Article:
User ID number

N/A

User level database

Entered as 01, 02, 03 etc

Name

User survey

User level database

Name

Date of birth

User survey

User level database

Date of birth

Age at start of programme

User survey

User level database

Age

Gender

User survey

User level database

Column - Gender

Male= 1, Female= 2

Current levels of physical activity

User survey

User level database

Coded e.g.

1 = none, 2 = minimal… 6 = regular cardio exercise

Previous experience of physical activity

User survey

User level database

Coded e.g.

1= none, 2 = school-based, 3 = sports club…

Attitude towards exercise

User survey

User level database

Coded on scale of 1-5 (very positive to very negative)

Part of logic model analysed

Indicators

Data collected from (data source)

Data recorded in…

Data entered into database as…

ACTIVITIES

What did users experience?

  • Information on activities is important because if activities didn't happen or were poorly delivered, then it is unlikely that outcomes will occur, if they did, something external to the intervention might be responsible.
  • Work out the number and % of users who complete and did not complete the project as a whole and which activities they took part in.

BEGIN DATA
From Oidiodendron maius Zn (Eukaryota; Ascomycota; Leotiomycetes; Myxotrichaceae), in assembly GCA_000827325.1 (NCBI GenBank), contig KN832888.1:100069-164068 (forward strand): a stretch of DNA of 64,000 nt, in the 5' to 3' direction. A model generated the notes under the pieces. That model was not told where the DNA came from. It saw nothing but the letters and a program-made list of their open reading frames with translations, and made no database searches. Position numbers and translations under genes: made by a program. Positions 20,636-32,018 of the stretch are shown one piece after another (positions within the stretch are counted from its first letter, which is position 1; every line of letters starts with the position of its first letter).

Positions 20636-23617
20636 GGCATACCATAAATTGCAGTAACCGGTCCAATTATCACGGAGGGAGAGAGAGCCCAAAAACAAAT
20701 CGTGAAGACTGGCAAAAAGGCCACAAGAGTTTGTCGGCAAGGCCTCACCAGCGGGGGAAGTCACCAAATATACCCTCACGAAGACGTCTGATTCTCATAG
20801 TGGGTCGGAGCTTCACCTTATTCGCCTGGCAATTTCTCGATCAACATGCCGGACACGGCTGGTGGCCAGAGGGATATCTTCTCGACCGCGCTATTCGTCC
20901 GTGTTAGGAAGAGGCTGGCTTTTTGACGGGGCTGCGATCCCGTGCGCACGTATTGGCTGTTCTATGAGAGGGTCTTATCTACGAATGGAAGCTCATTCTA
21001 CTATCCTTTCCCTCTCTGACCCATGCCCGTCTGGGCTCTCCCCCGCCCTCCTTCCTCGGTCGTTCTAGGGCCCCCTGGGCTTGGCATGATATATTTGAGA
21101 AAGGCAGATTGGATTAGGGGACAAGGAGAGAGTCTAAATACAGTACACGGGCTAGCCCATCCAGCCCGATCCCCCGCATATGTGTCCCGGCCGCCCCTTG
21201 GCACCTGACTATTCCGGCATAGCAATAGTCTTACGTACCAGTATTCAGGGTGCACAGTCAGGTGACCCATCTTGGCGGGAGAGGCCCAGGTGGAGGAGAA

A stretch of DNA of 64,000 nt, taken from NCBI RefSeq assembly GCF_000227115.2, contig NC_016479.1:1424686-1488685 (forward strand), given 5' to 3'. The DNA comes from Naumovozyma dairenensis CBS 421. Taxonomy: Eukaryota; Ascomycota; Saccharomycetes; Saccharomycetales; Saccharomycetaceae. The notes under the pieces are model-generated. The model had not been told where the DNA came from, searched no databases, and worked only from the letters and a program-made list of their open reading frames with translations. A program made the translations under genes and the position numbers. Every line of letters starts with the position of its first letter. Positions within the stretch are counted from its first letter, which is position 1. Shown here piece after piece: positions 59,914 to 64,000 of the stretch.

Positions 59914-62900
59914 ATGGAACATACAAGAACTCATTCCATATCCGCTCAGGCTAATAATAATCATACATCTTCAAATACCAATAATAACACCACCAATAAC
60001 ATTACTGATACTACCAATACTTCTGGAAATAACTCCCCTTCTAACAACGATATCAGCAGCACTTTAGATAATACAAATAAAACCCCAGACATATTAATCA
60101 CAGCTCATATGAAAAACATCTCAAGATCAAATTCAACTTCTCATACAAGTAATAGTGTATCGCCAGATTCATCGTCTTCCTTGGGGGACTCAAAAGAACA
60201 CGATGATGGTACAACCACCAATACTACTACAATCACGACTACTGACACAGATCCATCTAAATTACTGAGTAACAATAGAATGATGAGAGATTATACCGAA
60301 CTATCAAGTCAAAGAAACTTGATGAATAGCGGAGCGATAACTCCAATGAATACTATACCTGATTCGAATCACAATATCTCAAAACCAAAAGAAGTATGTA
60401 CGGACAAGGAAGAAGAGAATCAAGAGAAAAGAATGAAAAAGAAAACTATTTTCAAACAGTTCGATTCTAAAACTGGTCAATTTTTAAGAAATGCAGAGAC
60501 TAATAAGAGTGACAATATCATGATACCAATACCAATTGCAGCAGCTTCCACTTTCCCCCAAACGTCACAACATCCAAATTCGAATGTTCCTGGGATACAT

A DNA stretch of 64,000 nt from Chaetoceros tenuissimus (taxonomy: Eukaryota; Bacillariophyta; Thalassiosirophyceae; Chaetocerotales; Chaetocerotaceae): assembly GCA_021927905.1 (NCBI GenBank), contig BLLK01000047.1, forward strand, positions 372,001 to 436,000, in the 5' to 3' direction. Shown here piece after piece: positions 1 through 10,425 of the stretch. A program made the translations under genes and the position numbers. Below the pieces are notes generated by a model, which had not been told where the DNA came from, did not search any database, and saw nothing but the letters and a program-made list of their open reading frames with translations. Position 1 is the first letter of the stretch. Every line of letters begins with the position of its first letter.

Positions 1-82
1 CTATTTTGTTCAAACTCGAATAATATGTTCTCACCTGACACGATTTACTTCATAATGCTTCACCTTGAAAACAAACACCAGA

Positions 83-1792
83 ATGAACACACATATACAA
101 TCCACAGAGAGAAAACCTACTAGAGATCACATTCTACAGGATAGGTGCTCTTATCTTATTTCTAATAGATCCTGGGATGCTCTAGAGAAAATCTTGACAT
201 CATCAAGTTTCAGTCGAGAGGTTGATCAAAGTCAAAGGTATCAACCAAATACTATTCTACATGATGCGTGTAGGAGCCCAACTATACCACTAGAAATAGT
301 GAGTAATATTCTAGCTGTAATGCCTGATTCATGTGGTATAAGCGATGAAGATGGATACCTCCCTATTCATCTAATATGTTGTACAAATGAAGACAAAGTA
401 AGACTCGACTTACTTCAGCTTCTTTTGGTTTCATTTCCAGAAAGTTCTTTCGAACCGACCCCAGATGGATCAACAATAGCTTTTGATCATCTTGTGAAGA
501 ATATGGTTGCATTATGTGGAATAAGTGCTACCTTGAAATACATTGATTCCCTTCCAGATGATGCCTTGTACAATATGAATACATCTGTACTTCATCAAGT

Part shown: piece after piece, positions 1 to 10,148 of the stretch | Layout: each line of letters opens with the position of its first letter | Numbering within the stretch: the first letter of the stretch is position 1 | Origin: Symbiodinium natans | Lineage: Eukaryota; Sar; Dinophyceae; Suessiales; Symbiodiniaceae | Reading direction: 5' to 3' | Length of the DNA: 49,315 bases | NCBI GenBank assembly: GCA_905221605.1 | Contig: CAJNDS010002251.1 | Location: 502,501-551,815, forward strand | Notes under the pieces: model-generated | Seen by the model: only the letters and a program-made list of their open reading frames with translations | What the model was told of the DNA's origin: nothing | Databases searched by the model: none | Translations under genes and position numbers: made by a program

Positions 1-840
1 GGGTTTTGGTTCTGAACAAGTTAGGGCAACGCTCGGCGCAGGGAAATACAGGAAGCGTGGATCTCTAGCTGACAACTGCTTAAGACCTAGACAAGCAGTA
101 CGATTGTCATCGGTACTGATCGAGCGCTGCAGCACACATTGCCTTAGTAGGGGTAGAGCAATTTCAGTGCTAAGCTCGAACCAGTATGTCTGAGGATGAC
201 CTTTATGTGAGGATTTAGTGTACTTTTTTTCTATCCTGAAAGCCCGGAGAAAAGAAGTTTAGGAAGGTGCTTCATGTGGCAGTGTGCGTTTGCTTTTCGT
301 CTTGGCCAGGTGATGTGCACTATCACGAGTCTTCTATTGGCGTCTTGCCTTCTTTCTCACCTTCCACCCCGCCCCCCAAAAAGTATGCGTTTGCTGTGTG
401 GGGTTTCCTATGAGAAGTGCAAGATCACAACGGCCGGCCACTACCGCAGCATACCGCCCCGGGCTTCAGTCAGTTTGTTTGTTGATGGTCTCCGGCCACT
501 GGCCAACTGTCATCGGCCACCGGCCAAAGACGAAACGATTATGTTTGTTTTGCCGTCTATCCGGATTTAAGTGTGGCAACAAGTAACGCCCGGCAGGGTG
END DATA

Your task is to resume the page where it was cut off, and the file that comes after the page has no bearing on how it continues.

Number of potential participants informed by school visits

School records

Intervention level database

Number of participants recruited

Weekly register

User level database

This can be calculated via the total number of participants entered into your database

Number of participants at each session choice of activity

Staff observation and weekly register

User level database and intervention level database

For each user record which sessions they attended and activities undertaken. Can code as:

Week 1: 1= attend 2=did not attend

Week 2: 1= attend, 2= did not attend etc.

Also record total numbers for each session and activity in a separate record of activities. This will enable you to identify patterns in individual behaviour as well as analyse overall attendance and participation each week.